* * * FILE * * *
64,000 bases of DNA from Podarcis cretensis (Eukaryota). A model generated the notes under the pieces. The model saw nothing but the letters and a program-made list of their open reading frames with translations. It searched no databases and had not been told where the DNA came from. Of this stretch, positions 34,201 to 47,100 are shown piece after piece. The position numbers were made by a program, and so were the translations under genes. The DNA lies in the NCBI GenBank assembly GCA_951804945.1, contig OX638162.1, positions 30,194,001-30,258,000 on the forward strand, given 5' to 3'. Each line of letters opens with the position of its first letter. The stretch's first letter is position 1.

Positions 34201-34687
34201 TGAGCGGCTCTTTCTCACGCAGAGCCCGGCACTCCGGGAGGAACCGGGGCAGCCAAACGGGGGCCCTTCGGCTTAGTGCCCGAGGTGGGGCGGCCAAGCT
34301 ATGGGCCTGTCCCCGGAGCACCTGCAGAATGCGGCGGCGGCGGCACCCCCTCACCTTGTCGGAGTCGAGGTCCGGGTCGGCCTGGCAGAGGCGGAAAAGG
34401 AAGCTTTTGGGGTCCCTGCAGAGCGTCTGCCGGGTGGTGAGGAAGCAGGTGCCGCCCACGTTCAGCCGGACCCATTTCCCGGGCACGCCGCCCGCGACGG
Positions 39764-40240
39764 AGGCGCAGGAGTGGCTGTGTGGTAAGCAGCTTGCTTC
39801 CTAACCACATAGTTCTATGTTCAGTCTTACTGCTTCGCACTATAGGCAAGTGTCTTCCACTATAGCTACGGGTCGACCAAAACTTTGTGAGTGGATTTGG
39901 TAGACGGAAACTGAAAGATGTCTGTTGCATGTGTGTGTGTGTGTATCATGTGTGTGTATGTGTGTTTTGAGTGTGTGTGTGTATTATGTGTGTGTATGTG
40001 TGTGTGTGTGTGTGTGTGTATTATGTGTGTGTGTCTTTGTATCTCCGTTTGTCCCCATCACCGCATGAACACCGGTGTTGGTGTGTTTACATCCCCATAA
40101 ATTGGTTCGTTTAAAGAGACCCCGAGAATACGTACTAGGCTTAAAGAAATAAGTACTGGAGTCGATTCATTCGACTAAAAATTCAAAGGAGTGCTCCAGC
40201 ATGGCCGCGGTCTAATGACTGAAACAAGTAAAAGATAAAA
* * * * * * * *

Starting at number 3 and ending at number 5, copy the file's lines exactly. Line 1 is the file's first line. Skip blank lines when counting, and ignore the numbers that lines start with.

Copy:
34201 TGAGCGGCTCTTTCTCACGCAGAGCCCGGCACTCCGGGAGGAACCGGGGCAGCCAAACGGGGGCCCTTCGGCTTAGTGCCCGAGGTGGGGCGGCCAAGCT
34301 ATGGGCCTGTCCCCGGAGCACCTGCAGAATGCGGCGGCGGCGGCACCCCCTCACCTTGTCGGAGTCGAGGTCCGGGTCGGCCTGGCAGAGGCGGAAAAGG
34401 AAGCTTTTGGGGTCCCTGCAGAGCGTCTGCCGGGTGGTGAGGAAGCAGGTGCCGCCCACGTTCAGCCGGACCCATTTCCCGGGCACGCCGCCCGCGACGG